Do you like Gus as a short name, but are not so keen on Augustus and its related names August and Augustine?
Here are some alternatives!
Agastya — A name from Hindu mythology. Agastya is a name of Shiva, as well as the name of a legendary Hindu sage, believed to have received many of the earliest mantras which feature in the Rig Veda from Brahman. It is also the Indian name for Canopus. It comes from the Sanskrit aga mountain + asyati ‘to throw’, and is usually translated as ‘mountain-thrower’.
Angus — a classic and very old Gaelic name, from the Old Irish óen ‘one’ + gus ‘excellence’, ‘force’ and ‘courage’. The standard modern Gaelic form is Aonghas, but Aengus, Aonghus, Oenghus and Óengus are all known. In Irish myth Aengus is the God of love, youth and poetic inspiration.
Asparagus – the vegetable. The name is ancient, coming from the Greek asparagos, of uncertain origin, though possibly from the Proto-Indo-European *sp(h)er(e)g- ‘to spring up’. In the past, also much valued for its healing and healthful properties, hence its botanical name Asparagus officinalis.
Constantine — Gus is often found as a short-form for Constantine among the Greek community. The name of the Roman Emperor responsible for legalizing Christianity in the Roman Empire, Constantine is revered as a saint in the Orthodox church. His name derives ultimately from the Latin constans ‘firm’, ‘stable’ and ‘invariable’.
Crataegus — the botanical name for hawthorn. One very much for Pagans and Nature lovers! Comes ultimately from the Greek krataigos ‘thorn-tree’.
Džiugas — a traditional Lithuanian name, from the Lithuanian džiugus ‘cheerful’.
Fergus – Another old Gaelic name (properly Fearghus or Fearghas) from the Old Irish fer ‘man’ + gus ‘excellence’, ‘force’ and ‘courage’.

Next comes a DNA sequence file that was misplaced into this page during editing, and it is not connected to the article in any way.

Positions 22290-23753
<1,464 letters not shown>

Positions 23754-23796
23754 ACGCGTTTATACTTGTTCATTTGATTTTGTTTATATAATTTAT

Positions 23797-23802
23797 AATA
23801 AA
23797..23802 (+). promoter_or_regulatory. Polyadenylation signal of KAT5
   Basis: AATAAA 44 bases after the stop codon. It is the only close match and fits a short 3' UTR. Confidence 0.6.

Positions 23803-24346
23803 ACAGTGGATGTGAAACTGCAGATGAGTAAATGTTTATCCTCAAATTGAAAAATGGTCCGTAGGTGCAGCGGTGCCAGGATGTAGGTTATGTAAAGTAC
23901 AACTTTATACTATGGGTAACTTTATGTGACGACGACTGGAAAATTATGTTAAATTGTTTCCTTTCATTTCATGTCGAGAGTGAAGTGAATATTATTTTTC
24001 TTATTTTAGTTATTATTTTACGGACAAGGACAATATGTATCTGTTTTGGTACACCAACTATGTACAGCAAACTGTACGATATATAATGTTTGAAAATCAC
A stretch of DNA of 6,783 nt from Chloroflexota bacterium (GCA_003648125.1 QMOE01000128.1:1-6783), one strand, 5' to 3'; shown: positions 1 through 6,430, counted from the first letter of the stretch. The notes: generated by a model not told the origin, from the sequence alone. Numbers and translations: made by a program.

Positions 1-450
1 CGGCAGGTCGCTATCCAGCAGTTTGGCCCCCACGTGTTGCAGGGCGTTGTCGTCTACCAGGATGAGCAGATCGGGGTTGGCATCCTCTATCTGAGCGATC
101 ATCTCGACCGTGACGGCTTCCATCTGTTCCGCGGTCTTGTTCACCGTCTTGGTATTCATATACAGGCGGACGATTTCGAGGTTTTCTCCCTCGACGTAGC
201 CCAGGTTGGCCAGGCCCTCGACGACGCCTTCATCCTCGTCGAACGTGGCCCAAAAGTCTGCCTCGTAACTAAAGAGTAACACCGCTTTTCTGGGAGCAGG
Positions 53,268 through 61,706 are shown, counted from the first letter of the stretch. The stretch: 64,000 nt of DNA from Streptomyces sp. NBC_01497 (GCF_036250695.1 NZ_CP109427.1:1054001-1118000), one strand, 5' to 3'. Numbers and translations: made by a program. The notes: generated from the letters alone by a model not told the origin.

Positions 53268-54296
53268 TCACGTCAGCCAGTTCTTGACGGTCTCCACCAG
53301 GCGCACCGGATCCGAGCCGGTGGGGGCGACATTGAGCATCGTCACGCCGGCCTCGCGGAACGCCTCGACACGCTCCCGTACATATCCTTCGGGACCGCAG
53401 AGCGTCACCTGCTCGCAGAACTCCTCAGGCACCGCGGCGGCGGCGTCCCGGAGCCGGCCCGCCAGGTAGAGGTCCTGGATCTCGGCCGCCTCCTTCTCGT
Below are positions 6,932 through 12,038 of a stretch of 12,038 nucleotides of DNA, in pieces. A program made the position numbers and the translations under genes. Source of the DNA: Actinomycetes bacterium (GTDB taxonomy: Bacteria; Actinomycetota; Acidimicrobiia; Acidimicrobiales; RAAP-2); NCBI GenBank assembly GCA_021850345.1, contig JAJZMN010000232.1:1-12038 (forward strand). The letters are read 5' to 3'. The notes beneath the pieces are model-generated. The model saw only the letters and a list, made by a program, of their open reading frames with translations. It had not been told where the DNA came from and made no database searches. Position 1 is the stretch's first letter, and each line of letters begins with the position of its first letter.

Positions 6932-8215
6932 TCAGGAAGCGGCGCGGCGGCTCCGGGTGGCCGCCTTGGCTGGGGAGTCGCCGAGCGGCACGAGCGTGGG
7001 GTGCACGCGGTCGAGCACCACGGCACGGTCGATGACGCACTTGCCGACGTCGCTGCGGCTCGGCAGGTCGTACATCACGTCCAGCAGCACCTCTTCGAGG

Finegas — a name from Irish mythology. Finegas was an elderly druid who taught Finn McCool. From the Old Irish fionn + éices ‘scholar’, ‘sage’, ‘seer’ and ‘poet’.
Gaspard – French form of Jasper, which most likely comes from the Persian: khazāndār ‘treasurer’. There’s also the Spanish Gaspar and Italian Gaspare.
Gaston — French name meaning ‘a Gascon’, i.e. ‘from Gascony’.
Ghassan — Arabic name meaning ‘youth’.
Gurgustius — the name of a legendary king of Britain. From Welsh gor- ‘super’ + gwst ‘power’, ‘force’ and ‘excellence’.
Gus — nothing stopping you just using Gus on its own! Many have. Remember that in Old Irish, gus means ‘excellence’, ‘force’ and ‘courage’. There’s also the pet-form Gussie.
Gust – short form of Gustavus and Augustus. Gust was in the US top 1000 as a name in its own right in 1880.
Gustavus — Latinized form of German Gustav, a very old name of uncertain origins. Often translated as meaning ‘staff of the Goths’, its oldest form Chustaffus suggests that its first element might be the Old German chud, from chûton ‘to meditate’ –giving Gustav the meaning ‘staff of meditation’. The French form is Gustave, Italian Gustavo, and Gustaf is Scandinavian.
Icotasgus — an attested Brythonic name, the first element isn’t certain (it may be *iko- ‘woodpecker’). The second is *tasgo- ‘badger’.
Magus — Latin magus ‘mage’, ‘learned man’.
Moritasgus — a Celtic God, identified by the Romans with Apollo, whose name means ‘great badger’.
Pagasaeus — an epithet of Apollo. It comes from the Greek harbor Pagae, itself meaning ‘(fishermen’s) nets’ in ancient Greek.
Radagast — a wizard in Tolkien’s Lord of the Rings. It means ‘tender of beasts’ in Adûnic.
Vegas — adoption of the name of the US city of Las Vegas. This is from the Spanish vega meaning ‘fertile plain/valley’ and ‘meadow’.
Zygus — the ancient Greek name for Libra, from zugos ‘yoke (of a plough)’, ‘crossbar’ and ‘balance beam’.